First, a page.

Consumer credit reports are the foundation on which every consumer in the United States that wishes to carry a credit card does business. Every revolving credit loan, every installment plan, every finance company loan is recorded and every payment, on time or late is also recorded and known in these consumer credit reports. There are three major credit reporting companies in the United States, and businesses, apartment complexes, insurance companies, banks, car rental companies and a dozen more examples use these borrowing histories to decide the integrity of each American looking for the privilege of borrowing money. Since companies cannot look into the heart of a person to ascertain whether or not he will pay back a loan, a mathematical formula comprised of a number of distinct factors will make the decision for each business. Making the initial calculations for each consumer is a formula developed by the Fair Isaac Company. Thus consumer borrowing reports are often referred to as a person's FICO score.

Each of the three companies that calculate consumer credit reports have their own small characteristically different ways of interpreting the data given to them. Experian, Equifax and Trans Union handle millions of borrowing inquiries each day and their information will quickly give thumbs up or thumbs down on whether or not a refrigerator or braces for a child or a new car or a Caribbean cruise or any of a number of other types of purchases will be possible on any given day. In a matter of seconds or a few minutes, the newly married couple in Snake Valley, New Mexico will know whether their new living room furniture will be theirs for forty eight easy payments of one hundred and four dollars. In Chicago, a young single mother struggling to find a way to work each day will know if the twelve year old used car will be hers in just three minutes. And the basis of all this and thousands of other stories is the consumer credit reports that pour out of Allen, Texas, Atlanta, Georgia and Chester, Pennsylvania.

When calculating consumer credit reports, the three major reporting bureaus use five basic factors to come with their magic numbers. The first factor is how well the consumer has handled borrowing money in the past. Every payment that is on time, early and late is calculated in the formula. The late payments are weighted in terms of thirty days late, sixty days late and so on. Of course bankruptcies, and defaults on accounts are also in the mix which would drastically bring down a FICO score. The second factor in deciding FICO scores is the current level of indebtedness. Each plastic charge card comes with a maximum amount that can be charged on that card and the Fair Isaac formula looks at the ratio between allowable indebtedness or the ceiling on each card and the actual amount charged on a card. When it comes to installment loans, these loans are maxed when first transacted, such as a car loan which is at its max at the beginning of the loan life.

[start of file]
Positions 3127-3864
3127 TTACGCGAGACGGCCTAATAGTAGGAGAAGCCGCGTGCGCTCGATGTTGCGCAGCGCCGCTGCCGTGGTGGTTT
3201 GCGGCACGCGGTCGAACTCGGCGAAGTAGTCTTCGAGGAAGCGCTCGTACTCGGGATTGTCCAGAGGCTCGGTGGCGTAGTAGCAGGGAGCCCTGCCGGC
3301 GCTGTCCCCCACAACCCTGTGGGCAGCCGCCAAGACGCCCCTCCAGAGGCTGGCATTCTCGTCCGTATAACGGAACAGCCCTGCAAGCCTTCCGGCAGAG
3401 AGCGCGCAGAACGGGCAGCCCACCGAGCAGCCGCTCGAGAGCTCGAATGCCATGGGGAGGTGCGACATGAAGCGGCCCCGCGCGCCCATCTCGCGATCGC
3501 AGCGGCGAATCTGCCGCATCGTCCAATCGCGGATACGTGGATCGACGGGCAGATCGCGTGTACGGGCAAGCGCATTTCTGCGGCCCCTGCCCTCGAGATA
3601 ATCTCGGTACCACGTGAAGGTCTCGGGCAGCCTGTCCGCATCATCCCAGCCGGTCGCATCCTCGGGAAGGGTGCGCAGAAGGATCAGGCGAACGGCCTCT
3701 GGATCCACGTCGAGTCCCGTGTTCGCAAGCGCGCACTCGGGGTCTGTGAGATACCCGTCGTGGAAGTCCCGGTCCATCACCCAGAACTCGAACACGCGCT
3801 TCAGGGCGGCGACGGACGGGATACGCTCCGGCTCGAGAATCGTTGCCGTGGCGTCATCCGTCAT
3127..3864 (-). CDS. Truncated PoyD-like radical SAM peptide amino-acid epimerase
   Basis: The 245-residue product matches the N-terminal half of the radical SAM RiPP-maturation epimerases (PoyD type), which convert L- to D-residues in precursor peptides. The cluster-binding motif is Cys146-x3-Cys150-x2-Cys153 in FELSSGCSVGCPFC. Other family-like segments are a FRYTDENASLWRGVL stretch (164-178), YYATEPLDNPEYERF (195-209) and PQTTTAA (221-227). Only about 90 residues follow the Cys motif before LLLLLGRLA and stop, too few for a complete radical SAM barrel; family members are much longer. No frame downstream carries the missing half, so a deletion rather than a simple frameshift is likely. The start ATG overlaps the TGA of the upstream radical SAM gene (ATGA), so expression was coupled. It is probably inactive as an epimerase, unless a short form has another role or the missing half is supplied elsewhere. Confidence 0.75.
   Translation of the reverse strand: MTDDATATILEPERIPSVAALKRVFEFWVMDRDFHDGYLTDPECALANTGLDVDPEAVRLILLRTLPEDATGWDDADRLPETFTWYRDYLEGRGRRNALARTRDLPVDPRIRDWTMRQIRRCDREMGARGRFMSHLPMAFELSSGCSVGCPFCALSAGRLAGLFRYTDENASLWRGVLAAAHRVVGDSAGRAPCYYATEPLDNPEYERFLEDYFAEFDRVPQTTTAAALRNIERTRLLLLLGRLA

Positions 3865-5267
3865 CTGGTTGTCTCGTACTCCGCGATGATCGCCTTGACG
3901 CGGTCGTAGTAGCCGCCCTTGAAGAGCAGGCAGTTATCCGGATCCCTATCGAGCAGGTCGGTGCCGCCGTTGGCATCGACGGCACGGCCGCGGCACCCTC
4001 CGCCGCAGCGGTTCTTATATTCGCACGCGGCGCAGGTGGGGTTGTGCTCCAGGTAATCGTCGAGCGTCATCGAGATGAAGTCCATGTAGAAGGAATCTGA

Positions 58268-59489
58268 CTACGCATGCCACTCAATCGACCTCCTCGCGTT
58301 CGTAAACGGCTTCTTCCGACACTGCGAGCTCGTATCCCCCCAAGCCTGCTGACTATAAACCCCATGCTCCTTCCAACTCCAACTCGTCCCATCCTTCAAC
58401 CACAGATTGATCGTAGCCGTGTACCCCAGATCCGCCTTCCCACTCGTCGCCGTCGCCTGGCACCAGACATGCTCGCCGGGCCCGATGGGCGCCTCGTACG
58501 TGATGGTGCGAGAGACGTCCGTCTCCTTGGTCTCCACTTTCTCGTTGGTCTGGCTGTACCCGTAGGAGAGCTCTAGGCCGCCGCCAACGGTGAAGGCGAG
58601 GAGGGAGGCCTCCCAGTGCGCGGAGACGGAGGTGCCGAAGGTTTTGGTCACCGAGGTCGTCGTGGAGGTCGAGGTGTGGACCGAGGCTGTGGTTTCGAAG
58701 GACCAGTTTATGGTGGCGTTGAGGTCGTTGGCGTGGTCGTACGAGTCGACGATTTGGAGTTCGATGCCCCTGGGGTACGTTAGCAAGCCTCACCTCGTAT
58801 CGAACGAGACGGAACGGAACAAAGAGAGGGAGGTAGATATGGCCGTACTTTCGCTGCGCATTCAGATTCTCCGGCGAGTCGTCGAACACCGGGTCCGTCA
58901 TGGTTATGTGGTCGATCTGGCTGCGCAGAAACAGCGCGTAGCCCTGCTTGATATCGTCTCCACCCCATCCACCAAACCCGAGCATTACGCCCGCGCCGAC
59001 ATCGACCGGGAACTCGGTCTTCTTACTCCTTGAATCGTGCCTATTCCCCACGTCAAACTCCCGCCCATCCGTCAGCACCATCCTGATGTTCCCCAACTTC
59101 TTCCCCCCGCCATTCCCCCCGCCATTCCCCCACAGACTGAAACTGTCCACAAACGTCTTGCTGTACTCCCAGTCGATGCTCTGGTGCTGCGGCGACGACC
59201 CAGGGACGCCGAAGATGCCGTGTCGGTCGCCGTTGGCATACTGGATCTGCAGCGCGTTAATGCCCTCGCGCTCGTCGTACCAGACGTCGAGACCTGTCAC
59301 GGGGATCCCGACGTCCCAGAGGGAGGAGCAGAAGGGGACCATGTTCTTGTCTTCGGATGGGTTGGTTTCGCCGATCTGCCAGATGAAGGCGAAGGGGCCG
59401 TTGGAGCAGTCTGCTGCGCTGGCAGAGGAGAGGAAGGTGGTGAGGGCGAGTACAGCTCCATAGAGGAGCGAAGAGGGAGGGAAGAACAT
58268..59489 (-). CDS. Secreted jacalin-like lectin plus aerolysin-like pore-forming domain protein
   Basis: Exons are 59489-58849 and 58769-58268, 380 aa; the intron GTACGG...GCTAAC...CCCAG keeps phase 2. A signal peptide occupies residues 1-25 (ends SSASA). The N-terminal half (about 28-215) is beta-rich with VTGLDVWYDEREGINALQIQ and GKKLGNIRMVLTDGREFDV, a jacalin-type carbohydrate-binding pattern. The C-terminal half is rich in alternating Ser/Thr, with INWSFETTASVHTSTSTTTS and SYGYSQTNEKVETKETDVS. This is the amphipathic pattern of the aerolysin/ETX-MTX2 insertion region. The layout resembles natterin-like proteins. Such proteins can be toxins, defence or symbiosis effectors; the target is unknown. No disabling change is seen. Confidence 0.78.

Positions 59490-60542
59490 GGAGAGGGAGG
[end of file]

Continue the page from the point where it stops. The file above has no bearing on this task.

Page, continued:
These first two factors have the most weight in the FICO borrowing formula. When consumer credit reports are crafted the first factor, past history, has a weight of 35 while the indebtedness has a factor of 30. The third piece of the FICO formula is the length of time borrowed money has been used. In other words, a person who has had a twenty five year period of credit history has a much better record on which to judge credit worthiness or not than a young person just out of high school seeking her first credit card. This particular factor is given a weight of 15 in the FICO analysis. The fourth factor that goes into making up consumer credit reports is type credit that has been used. Jesus has always been clear on who is really a Christian. He said, "So likewise, whosoever he be of you that forsaketh not all that he hath, he cannot be my disciple." (Luke 14:33)

The fifth factor that makes up consumer credit reports means that all inquires for borrowed money are placed on this report and the more inquiries there are, the more the borrowing score can actually go down. Each borrowed money application that a person makes can be a sign of not being able to live on the income one has and can weaken the chance to receive more borrowed money. So let's say that a person sends away for a report from each of the reporting bureaus and sees some issues that aren't true, which actually happens a lot. And by the way, every consumer is allowed one free report each year from each of the big three, so the best plan is to get one about every four months from one of the companies, making the yearly allowance more effective. What can be done to help raise the score?

Christian consumer borrowing reports can be challenged, especially if there are inaccuracies on the report that are bringing down a person's score. Letters can be written to the reporting bureaus and explanations give for the false information on the reports. If there are compelling reasons for doing so, the bureau will remove the negative information. Issues such as accounts that are years old and should have been closed can be disputed. Additionally, old accounts that show past due payments can be made right by contacting the company and making financial restitution can help bring up a borrowing history score.